∙ A POSITIVE DNA/PCR test result indicates that the child is HIV-infected. All infants with a positive DNA/PCR test result should be initiated on ART and another blood sample should be collected on the day of ART initiation to confirm the positive DNA/PCR HIV test result.
∙ A NEGATIVE 1st DNA/PCR test result means that child is not infected, but could become infected if they are still breastfeeding. Infants testing HIV negative on DNA/PCR should be retested using DNA/PCR six weeks upon cessation of breastfeeding. Infants with 2nd negative DNA/PCR test should have a final rapid antibody test performed at 18 months.
Antibody tests can be used:
In children <18months of age to:
- ∙ Determine HIV- exposure in infants born to mothers of unknown HIV status
- ∙ Exclude infection in an infant at 18 months of age if the child has ceased breastfeeding for at least 6 weeks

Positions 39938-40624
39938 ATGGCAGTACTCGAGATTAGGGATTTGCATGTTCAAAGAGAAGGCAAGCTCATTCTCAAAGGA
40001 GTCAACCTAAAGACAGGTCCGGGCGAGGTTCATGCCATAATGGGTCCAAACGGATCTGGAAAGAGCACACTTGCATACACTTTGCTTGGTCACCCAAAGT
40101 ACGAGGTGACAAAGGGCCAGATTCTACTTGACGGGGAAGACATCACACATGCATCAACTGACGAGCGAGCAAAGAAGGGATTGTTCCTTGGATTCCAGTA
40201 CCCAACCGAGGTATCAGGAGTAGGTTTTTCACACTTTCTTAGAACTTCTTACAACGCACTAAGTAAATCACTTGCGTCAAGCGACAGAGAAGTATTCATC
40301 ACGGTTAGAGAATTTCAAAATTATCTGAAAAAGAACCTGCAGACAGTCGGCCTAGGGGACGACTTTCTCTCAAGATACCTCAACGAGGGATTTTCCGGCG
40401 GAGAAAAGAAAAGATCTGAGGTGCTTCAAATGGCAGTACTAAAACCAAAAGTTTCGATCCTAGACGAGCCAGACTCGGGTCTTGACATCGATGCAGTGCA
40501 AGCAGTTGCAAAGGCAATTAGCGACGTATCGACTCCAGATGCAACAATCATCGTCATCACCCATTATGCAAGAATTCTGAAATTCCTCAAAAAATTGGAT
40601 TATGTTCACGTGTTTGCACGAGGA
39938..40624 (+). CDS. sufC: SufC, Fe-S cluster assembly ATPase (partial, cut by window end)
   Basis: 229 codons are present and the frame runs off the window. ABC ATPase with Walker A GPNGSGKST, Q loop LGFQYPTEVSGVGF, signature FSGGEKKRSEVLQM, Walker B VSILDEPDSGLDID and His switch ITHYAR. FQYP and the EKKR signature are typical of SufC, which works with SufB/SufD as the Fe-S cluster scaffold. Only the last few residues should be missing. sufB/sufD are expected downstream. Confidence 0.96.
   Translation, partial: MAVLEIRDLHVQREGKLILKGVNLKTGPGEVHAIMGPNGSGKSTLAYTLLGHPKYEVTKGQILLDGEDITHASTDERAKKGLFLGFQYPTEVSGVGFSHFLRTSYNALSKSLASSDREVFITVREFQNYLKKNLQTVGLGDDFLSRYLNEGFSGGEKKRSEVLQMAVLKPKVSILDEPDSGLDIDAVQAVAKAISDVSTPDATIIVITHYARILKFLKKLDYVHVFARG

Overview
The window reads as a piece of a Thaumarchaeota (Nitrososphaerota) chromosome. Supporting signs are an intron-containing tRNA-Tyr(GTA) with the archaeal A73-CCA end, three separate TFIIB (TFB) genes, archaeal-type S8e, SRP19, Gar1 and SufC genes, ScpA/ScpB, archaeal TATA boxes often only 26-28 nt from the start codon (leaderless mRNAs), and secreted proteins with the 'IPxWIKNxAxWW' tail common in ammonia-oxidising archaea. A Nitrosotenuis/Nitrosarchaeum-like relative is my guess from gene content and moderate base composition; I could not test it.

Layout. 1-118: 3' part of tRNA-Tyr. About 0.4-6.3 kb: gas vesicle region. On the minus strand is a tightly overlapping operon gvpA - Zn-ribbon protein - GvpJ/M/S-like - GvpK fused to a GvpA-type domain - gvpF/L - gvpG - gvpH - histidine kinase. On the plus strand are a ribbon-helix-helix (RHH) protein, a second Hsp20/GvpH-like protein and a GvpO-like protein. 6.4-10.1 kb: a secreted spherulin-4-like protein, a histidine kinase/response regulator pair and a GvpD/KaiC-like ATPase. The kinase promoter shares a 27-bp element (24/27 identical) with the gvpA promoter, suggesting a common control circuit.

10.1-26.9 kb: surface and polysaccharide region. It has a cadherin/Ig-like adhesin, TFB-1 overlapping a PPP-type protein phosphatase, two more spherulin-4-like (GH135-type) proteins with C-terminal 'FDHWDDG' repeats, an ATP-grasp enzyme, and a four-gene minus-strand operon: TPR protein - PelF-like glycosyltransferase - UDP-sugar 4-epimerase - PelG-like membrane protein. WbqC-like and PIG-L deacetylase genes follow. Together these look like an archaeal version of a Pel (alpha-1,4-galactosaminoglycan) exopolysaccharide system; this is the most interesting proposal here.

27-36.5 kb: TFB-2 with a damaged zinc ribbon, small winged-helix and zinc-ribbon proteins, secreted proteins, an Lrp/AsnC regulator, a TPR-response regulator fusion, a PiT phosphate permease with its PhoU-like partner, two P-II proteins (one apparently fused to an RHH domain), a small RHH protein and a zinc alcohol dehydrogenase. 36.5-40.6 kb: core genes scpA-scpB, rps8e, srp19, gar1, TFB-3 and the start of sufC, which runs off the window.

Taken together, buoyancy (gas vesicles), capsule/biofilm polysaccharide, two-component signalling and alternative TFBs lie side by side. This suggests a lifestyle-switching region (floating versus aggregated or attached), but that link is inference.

∙ In Children > 18 months of age to confirm HIV infection
- ∙ HIV DNA PCR testing should be carried out on:
- ∙ Every HIV-exposed baby at 6 weeks of life or at first clinic visit if > 6weeks of age
Procedure for DBS collection
- Warm the area
- Position baby with foot down
- Sterilize area with alcohol
- Allow to air dry
- Press lancet into foot, prick skin
- Wipe away first drop
- Allow large drop to collect
- Add 50ul (approx 2 drops) into one circle and fill it
- Fill at least 3 circles
- Clean foot, do not bandage
- Dispose of all contaminated material appropriately
Figure showing serial HIV testing algorithm for persons above 18 months of age
Cautions during HIV testing
- ∙ Never use expired HIV test kits.
- ∙ Avoid modification of procedures
- ∙ Avoid use of clotted blood.
- ∙ Avoid use of ‘dirty’ blood (skin flakes, powder, sweat etc.)
- ∙ Avoid introducing air bubbles into the devices when adding the sample.
∙ Do not
- ⇒ Add more or less blood
- ⇒ Add more or less buffer
- ⇒ Exchange buffers
- ⇒ Contaminate the buffer
- ⇒ Modify the incubation time